“We’re very pleased the council did fund it, but it just allows it to be for one more year, and then they have to fund it every year,” said Tupper Thomas, the executive director of New Yorkers for Parks, a nonprofit that produces park studies, including its Report Card series on park maintenance in all five boroughs.

What’s needed is more permanent jobs, Thomas says. While “there is a huge amount of money in the city’s capital budget for the parks,” they’re also “very underfunded in maintenance and operations,” she said. “They barely have enough plumbers, regular maintenance workers and gardeners.” Using people from welfare-to-work programs to help out “doesn’t create a workforce that learns the job and moves up in the ranks,” she said. “That’s what’s been missing over time.”

And Thomas says more attention needs to be paid to the mid-sized parks, in the range of about 5 to 20 acres.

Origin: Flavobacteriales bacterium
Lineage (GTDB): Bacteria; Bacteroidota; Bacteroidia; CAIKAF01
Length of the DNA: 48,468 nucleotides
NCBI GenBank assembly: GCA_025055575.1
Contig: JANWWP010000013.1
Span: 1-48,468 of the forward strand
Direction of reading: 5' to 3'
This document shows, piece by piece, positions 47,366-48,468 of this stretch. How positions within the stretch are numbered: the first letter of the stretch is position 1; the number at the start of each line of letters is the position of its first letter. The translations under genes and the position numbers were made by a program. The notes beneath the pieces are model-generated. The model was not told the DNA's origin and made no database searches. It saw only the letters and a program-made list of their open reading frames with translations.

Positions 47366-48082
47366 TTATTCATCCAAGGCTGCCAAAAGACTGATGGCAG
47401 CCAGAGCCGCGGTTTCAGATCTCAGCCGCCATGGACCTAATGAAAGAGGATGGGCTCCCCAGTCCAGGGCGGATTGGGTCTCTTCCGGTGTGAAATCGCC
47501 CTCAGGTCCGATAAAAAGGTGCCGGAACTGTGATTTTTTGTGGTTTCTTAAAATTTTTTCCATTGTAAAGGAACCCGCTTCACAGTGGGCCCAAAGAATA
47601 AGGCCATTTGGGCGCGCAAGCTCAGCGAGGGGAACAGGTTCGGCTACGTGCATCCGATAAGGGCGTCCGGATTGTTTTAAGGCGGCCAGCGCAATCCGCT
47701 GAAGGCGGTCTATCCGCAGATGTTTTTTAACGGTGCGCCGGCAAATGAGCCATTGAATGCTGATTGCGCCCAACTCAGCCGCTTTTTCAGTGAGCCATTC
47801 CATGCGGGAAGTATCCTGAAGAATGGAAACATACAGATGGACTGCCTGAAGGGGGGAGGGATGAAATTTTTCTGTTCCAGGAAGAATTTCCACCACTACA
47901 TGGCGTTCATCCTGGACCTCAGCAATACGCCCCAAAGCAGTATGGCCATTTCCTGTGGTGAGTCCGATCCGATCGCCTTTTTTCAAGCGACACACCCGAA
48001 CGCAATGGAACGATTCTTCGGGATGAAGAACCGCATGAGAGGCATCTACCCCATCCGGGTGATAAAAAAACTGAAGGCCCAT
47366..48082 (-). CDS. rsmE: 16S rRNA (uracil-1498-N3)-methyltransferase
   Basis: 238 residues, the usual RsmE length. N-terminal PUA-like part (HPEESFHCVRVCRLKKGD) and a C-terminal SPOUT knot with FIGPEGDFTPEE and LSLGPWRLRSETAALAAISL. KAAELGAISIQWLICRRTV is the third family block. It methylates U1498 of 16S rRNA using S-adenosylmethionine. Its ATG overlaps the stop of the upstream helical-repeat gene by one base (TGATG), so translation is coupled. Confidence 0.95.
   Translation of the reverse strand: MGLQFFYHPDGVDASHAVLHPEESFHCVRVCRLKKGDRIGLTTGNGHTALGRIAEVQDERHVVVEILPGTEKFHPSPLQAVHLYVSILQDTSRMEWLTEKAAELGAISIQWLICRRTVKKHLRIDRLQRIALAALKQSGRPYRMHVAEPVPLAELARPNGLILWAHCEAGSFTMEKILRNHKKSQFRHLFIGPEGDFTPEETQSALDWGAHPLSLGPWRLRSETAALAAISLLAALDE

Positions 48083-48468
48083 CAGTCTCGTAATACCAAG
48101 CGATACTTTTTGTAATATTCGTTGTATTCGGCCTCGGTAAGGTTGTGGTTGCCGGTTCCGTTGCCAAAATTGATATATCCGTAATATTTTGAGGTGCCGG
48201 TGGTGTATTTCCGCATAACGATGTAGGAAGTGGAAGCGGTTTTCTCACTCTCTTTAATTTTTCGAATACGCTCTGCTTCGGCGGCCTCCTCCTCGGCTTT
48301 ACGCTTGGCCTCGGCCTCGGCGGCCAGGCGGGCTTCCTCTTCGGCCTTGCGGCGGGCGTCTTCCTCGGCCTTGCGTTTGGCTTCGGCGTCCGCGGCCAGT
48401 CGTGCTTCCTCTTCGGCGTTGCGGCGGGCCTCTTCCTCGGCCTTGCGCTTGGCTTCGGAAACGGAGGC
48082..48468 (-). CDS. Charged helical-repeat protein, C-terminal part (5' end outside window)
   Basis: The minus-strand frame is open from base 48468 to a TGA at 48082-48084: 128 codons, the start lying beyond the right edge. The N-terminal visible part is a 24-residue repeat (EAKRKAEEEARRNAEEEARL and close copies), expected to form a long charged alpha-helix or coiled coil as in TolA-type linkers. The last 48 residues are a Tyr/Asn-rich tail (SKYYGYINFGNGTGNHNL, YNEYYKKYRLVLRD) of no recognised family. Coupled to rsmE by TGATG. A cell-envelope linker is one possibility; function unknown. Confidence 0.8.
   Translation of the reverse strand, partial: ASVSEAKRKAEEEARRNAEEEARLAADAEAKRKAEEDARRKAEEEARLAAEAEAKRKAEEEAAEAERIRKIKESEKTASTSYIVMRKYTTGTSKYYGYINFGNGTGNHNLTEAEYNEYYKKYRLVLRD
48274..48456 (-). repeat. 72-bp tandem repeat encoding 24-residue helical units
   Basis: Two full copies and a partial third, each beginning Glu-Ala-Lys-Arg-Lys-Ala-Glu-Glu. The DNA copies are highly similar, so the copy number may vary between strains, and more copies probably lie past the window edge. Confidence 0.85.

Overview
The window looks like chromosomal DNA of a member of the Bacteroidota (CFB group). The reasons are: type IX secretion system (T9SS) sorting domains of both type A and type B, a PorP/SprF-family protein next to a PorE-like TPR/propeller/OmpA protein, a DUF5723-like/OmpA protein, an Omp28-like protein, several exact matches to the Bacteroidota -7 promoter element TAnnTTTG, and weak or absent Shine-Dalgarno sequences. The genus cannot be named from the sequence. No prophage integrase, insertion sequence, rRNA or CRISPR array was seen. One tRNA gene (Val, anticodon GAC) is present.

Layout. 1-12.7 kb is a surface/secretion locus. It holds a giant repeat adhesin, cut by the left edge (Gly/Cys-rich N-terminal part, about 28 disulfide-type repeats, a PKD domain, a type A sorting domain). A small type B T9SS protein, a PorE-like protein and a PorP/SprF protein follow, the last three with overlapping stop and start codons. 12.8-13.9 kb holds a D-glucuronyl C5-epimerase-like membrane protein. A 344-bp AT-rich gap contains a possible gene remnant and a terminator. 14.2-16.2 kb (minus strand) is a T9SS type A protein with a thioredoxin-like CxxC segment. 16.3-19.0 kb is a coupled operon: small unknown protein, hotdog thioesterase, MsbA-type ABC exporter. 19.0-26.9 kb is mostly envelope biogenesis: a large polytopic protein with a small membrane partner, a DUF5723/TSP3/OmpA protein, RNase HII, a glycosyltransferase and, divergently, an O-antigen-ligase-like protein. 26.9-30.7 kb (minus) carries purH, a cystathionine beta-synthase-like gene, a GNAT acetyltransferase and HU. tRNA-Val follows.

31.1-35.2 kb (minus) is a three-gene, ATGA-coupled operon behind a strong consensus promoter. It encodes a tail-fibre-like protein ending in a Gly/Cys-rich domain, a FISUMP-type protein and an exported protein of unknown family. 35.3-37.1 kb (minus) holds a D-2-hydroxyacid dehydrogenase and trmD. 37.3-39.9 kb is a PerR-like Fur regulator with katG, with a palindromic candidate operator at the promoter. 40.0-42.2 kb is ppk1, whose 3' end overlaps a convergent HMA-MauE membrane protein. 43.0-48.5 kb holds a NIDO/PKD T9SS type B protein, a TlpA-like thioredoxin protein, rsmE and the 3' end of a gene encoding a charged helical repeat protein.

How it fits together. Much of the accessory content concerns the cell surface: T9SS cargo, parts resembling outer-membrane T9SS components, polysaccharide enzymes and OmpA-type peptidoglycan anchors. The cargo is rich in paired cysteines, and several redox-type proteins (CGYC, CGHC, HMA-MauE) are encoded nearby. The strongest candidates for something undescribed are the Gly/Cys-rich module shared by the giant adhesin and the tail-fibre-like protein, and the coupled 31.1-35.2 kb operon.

The Community Parks Initiative, which is now in its second year, is aimed at the smallest parks­—those with less than an acre to maybe an acre and a half—in poor, high-density neighborhoods with the goal of making sure they get an equitable allocation of the city’s resources. Thomas says that what her organization likes about CPI is that the city isn’t just investing capital, but is taking a more comprehensive approach by allocating funds for recreational programs and community organizing and outreach.

Thomas says the city should build on that starting point and focus on the needs of mid-sized parks, especially when it comes to planning. For instance, if a park has 15 acres, she says it’s unlikely that any one political entity would fund a total restoration. But if a master plan were in place, advocates could seek funding from different sources within city government—council members, borough presidents, the mayor’s office—for different parts of the plan, like renovating a playground or ballfield.